The VC520 is AVer’s new plug-n-play video conference camera system meant for medium to large conference rooms. It boasts a 12x optical zoom and 1080p video. The speakerphone can cover a 30-foot diameter with the choice to daisy chain additional speakerphones. It connects via USB with no additional software required.
Based on the dimensions of the box and amount of cords included, I expected a reasonably lengthy setup. i used to be pleasantly surprised to seek out all the cords and rope inputs color coded for straightforward assembly, along side a fast setup guide to form sure I didn’t miss anything.
There are 4 main components: camera, speakerphone, hub, and therefore the remote. the most cords are quite lengthy so it wouldn’t be difficult to spread each component apart if needed, but the facility cord from the hub to the outlet is comparatively short. A bracket is included to permit a ceiling, wall, or desk mount of the camera. I opted to use it sitting on a desk.
After all components are connected it’s as simple as connecting the USB to a computer and changing the speakers/video to Aver VC520 within the chosen application. It works with a spread of applications including Skype™, Microsoft® Lync™, Google Hangout, Cisco WebEx®, GoToMeeting™, and WebRTC. I tested it with Skype and Google Hangout. If you would like to possess more control, like adjusting the white balance, you’ll download the optional application from AVer’s website.
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The video is pretty remarkable. there’s little or no lag between real-time and therefore the video feed, which makes a call a touch less painful. The camera is quick to focus when zooming or panning round the room. There are 10 programmable presets on the remote which might are available handy if you employ the camera system during a fixed room and wanted to focus in on various people within the room. apart from the presets, you’ll easily pan, tilt, or zoom round the room with the remote with none camera delays or blur. If you’re using the camera on a desk instead of mounted to the ceiling, the remote arrows are going to be reversed if facing the camera: left arrow moves it right and therefore the right arrow moves it left. it might be nice if the camera recognizes if it’s sitting or hanging. The camera works great in both a well-lit room and a really dark room because of the lens’ 1.8 aperture and precision glass.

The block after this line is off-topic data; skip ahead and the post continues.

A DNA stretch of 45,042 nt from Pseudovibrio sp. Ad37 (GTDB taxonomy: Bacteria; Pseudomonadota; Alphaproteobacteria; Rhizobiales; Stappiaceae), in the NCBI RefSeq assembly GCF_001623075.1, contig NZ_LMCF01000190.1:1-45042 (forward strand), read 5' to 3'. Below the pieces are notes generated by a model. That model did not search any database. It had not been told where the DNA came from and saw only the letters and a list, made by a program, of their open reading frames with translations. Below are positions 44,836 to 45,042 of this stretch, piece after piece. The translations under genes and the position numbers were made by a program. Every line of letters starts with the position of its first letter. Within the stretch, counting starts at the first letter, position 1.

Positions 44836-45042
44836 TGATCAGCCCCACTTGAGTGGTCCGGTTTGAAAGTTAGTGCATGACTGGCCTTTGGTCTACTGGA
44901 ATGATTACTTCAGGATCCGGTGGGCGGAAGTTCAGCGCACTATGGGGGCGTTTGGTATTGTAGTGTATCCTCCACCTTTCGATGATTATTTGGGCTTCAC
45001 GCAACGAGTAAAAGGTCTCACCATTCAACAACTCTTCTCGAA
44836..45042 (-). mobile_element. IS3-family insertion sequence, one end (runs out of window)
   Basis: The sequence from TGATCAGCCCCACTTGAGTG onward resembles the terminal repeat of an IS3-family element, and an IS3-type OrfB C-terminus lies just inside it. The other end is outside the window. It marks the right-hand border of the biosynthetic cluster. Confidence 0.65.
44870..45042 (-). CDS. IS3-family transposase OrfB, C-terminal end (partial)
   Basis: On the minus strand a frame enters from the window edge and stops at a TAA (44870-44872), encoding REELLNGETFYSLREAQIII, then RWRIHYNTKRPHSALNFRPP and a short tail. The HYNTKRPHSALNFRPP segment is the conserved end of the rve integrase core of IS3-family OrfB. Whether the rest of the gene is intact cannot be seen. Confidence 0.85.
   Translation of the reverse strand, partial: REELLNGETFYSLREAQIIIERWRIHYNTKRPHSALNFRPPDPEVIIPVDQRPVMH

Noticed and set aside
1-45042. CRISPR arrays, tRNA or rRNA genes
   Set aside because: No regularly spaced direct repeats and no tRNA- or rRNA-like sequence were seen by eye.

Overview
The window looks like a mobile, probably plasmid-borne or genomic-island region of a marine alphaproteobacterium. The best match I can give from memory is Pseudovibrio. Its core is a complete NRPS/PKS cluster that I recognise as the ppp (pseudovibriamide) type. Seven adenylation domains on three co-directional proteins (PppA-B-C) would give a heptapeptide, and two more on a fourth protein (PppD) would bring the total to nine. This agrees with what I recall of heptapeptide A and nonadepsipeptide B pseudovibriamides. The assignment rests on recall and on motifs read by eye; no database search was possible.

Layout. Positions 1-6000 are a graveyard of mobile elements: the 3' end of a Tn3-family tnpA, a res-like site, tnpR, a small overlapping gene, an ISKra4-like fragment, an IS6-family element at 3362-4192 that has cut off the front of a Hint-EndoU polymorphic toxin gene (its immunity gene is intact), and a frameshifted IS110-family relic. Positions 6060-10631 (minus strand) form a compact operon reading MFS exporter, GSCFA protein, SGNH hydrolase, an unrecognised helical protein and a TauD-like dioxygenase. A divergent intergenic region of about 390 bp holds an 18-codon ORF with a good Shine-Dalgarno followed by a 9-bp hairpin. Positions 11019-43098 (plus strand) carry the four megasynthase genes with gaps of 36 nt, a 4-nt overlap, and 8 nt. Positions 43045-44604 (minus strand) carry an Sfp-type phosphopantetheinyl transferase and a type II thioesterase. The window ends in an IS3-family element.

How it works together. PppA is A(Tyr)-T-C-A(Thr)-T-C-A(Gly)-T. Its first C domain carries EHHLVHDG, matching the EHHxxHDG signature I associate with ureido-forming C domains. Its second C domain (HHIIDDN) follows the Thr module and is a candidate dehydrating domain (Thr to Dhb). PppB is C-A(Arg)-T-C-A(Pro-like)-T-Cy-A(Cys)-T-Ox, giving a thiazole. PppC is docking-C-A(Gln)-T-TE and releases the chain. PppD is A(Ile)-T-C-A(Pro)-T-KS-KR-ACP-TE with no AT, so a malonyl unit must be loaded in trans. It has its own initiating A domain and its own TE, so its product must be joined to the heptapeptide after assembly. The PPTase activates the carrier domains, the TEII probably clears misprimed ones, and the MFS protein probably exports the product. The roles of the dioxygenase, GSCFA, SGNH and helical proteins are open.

The sound is additionally impressive. it’s a full duplex microphone array speakerphone which picks up sounds from any direction and transmits sounds clearly throughout the space . Even on the loudest setting it had been free from crackle, and my background noises were reduced on the receiving end.
Inside Our Test
Damdaar invited twelve people to a gathering to check how the VC520 works during a large conference setting. to regulate the camera, we downloaded AVer’s free pan-tilt-zoom app, which may be found on the company’s website under the support tab. Through the app, we accessed controls like white balancing, brightness and sharpness, and therefore the ability to flip or mirror the image counting on the camera’s mount.
Using the included remote, we found out ten presets round the room, including positions along a council table , a whiteboard and an outsized flat-screen monitor. We had just one speakerphone, so couldn’t test the system’s daisy-chaining ability, but the audio pickup worked great nonetheless.
The Meeting Starts
We asked the dozen people within the room to pretend to carry a gathering . One participant joined through another system on an outsized monitor to simulate a standard video conference.
During the meeting, we panned the camera to every person as they spoke using the remote . We also used the preset positions, including one set to the person on the monitor and another on the whiteboard. It took the VC520 but three seconds to rotate and focus between presets, albeit they were assail opposite sides of the space .
When someone spoke from outside a preset position as an example , as they entered through the room door we zoomed to them using the control arrows on the remote or within the app. This required a touch little bit of skill, but we quickly got the hang of it. the top product looked clean and polished, resembling a professionally staged and filmed production albeit it had been completely unscripted.